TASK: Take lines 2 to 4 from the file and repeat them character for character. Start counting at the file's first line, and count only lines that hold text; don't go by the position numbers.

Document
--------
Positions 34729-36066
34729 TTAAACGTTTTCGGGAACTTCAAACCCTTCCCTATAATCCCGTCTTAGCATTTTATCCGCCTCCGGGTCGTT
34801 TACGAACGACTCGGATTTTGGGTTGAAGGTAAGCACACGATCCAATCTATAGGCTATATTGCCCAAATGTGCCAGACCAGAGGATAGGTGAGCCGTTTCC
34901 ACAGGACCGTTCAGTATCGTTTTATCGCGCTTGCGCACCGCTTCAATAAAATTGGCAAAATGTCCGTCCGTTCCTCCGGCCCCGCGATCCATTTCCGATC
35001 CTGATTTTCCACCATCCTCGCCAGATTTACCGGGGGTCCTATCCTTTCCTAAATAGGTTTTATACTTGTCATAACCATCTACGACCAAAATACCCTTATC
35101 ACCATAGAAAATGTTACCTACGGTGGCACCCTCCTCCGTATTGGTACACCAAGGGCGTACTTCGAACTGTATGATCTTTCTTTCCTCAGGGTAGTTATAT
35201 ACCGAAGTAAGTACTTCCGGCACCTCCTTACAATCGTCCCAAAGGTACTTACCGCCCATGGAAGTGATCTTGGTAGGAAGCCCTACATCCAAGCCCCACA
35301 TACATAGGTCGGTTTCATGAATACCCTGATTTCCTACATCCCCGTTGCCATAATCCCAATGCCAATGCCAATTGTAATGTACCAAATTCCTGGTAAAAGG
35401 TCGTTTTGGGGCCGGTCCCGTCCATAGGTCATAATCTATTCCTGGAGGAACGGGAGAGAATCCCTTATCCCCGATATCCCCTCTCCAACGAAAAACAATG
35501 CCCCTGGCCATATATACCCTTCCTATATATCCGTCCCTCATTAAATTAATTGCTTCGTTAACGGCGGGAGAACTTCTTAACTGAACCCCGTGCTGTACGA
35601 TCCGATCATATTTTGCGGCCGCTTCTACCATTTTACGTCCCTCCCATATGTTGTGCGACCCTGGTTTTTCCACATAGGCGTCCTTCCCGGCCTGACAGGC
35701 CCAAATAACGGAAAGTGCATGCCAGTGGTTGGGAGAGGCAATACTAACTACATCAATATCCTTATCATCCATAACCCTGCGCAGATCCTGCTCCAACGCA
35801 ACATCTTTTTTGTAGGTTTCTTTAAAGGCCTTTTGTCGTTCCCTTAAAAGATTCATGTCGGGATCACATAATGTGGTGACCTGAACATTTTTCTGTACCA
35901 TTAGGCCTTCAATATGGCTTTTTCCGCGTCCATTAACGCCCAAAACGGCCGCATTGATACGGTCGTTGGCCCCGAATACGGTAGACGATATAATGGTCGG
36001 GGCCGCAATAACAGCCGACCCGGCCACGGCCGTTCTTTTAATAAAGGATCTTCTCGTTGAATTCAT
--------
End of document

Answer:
34729 TTAAACGTTTTCGGGAACTTCAAACCCTTCCCTATAATCCCGTCTTAGCATTTTATCCGCCTCCGGGTCGTT
34801 TACGAACGACTCGGATTTTGGGTTGAAGGTAAGCACACGATCCAATCTATAGGCTATATTGCCCAAATGTGCCAGACCAGAGGATAGGTGAGCCGTTTCC
34901 ACAGGACCGTTCAGTATCGTTTTATCGCGCTTGCGCACCGCTTCAATAAAATTGGCAAAATGTCCGTCCGTTCCTCCGGCCCCGCGATCCATTTCCGATC